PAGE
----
by Connor Faulkner
In the deepest, darkest reaches of the North, where an industrial smog still layers the landscape, a young boy sat looking out of his window, his gaze searching for a faintly-glowing beacon in the distance. That young boy was me. The glowing beacon was a nearby dustbin fire. The apparently up-and-coming city of Sheffield always seemed impossibly far from London, and this manifested in a self-perpetuated stubbornness to go below the North/South divide, but thanks to a bit of luck, I found myself in The Retreat at Kings Langley, ready to hastily commute myself into the lovely offices of Blake Friedmann, right in the middle of Camden. A big, big cheers to David Hicks of The Book Trade Charity for sheltering me in this alien sprawl, where everyone pronounces ‘the’ properly.
Upon applying to the Carole Blake Open Doors Project just before the dawn of the New Year, I never thought that I’d find myself swanning around the capital a few months later. Even then, I expected to have been glued to the printer, and practicing my best receptionist phone voice. So, you’ll understand my delight when I was thrown in at the deep end, once I arrived at the Agency and a plethora of submissions and meetings awaited me. But there was much more, too: I was told the ins and outs of foreign rights, I mercilessly shadowed agents (and pestered them relentlessly; apologies to Hattie, Tom and Juliet), and even tried my hand at reading the odd contract, (apologies to Resham and Sam if I land Blake Friedmann in a legal palaver sometime in the near future).
I delved into the heart of the industry for a jam-packed fortnight: I had things to do, I had responsibilities, and my opinion mattered. I even got to embarrass myself at the book launch of the wonderful Sonya Lalli’s equally wonderful feel-good novel, The Arrangement.
I took in as much as humanly possible at meetings with lovely people from publishers such as Allen & Unwin and Jacaranda, to the giants of Hachette and Amazon. This array of experience really kicked me into gear. Previously, I’d assumed that publishing simply wasn’t for me purely due to my location, but the Open Doors Project taught me that this isn’t the case. My time at Blake Friedmann was certainly no guarantee that I’ll one day sneak my way into the industry, but it gave me all the tools and invaluable information I need to stand a much, much better chance of grabbing that dream job.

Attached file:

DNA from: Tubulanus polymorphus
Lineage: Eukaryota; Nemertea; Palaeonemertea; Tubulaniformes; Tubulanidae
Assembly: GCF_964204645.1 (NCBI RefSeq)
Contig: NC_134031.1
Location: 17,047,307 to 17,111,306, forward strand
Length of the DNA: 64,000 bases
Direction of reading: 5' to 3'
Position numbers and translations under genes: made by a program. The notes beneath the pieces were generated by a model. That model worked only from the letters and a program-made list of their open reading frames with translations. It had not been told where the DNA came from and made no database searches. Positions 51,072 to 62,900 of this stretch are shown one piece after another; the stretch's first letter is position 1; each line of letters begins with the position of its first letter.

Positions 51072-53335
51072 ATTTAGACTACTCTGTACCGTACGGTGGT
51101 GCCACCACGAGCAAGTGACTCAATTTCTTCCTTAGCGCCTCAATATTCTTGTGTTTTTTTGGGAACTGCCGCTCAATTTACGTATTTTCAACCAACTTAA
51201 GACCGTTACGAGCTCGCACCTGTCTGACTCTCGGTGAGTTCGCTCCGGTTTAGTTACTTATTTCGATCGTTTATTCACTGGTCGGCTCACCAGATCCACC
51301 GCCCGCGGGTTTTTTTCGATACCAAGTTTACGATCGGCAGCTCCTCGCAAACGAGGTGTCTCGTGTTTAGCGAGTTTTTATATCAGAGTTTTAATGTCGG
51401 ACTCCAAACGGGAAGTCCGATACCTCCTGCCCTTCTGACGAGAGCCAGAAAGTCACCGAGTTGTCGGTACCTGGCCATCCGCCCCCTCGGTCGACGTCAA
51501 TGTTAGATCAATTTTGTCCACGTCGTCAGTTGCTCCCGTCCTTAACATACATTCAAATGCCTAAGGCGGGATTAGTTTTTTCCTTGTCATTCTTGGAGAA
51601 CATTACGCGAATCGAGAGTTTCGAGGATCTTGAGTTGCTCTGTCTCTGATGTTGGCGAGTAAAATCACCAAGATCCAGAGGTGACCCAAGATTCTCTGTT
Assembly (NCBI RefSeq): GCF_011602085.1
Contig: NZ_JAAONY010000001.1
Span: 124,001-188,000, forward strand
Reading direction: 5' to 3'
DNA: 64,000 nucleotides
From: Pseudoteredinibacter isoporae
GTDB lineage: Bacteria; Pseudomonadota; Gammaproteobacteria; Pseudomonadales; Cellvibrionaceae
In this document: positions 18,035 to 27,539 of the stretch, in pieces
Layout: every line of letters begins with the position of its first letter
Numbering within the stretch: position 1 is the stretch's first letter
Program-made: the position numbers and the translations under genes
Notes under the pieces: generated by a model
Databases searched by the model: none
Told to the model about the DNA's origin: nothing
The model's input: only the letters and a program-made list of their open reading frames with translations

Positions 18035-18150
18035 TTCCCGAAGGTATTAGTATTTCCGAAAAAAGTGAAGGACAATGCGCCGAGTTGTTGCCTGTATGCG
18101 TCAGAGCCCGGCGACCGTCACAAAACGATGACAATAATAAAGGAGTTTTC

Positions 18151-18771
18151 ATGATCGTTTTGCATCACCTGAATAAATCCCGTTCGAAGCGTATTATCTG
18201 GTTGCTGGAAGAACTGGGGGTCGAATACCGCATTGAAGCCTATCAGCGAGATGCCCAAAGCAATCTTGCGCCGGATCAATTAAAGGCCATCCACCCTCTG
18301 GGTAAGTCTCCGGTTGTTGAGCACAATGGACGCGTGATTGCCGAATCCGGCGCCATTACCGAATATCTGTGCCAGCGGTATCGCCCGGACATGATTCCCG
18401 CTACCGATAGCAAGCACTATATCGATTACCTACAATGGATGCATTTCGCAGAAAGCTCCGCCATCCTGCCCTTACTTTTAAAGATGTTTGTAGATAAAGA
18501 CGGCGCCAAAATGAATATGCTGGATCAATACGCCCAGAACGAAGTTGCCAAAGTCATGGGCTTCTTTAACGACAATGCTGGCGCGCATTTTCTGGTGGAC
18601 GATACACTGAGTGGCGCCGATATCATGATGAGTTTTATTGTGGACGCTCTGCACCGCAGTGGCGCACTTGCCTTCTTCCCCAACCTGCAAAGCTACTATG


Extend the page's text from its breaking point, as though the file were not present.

Another thing that the Open Doors Project taught me, is that you need a very realistic world-view when gazing upon your dream job and the industry which encapsulates it. Aside from also making me aware of my tendency to ramble and make slightly inappropriate comments under a guise of northern ‘charm’, my rapid two-week stint at Blake Friedmann was incredibly enlightening: I learnt that there are vast complexities and intricacies within the industry, which can only be discovered through experience. It turns out that there’s much more to publishing than whacking out books left, right and centre…
In terms of advice for any lucky individual who gets chosen for the project: I can tell you that David Hicks doesn’t like rhubarb, to go steady on book-launch wine, and you had better be prepared to carry three tote-bags of books back home with you. Thankfully, bags filled with literature make for a great self-defence weapon when someone takes your seat on the journey home, so make sure you get as many books as your shoulders can handle.
So no, you don’t need to be born in the right place to one day make your mark in publishing. You just need to have enough drive and determination to make it happen. And you need to read. A lot. Get looking for jobs at every publishing house you know of. Expand your list of people you follow on Twitter, you unsociable sod. Join the Society of Young Publishers, get on The Bookseller website, pester anyone and everyone in the industry until you’re blocked from contacting them. Well, maybe not to that degree. The Carole Blake Open Doors Project is the best chance you’ve got at getting a foot in the very heavy, possibly mahogany door into publishing. Just make sure you’ve got sturdy shoes on. Or, even better, bring a Blake Friedmann-shaped door-stop.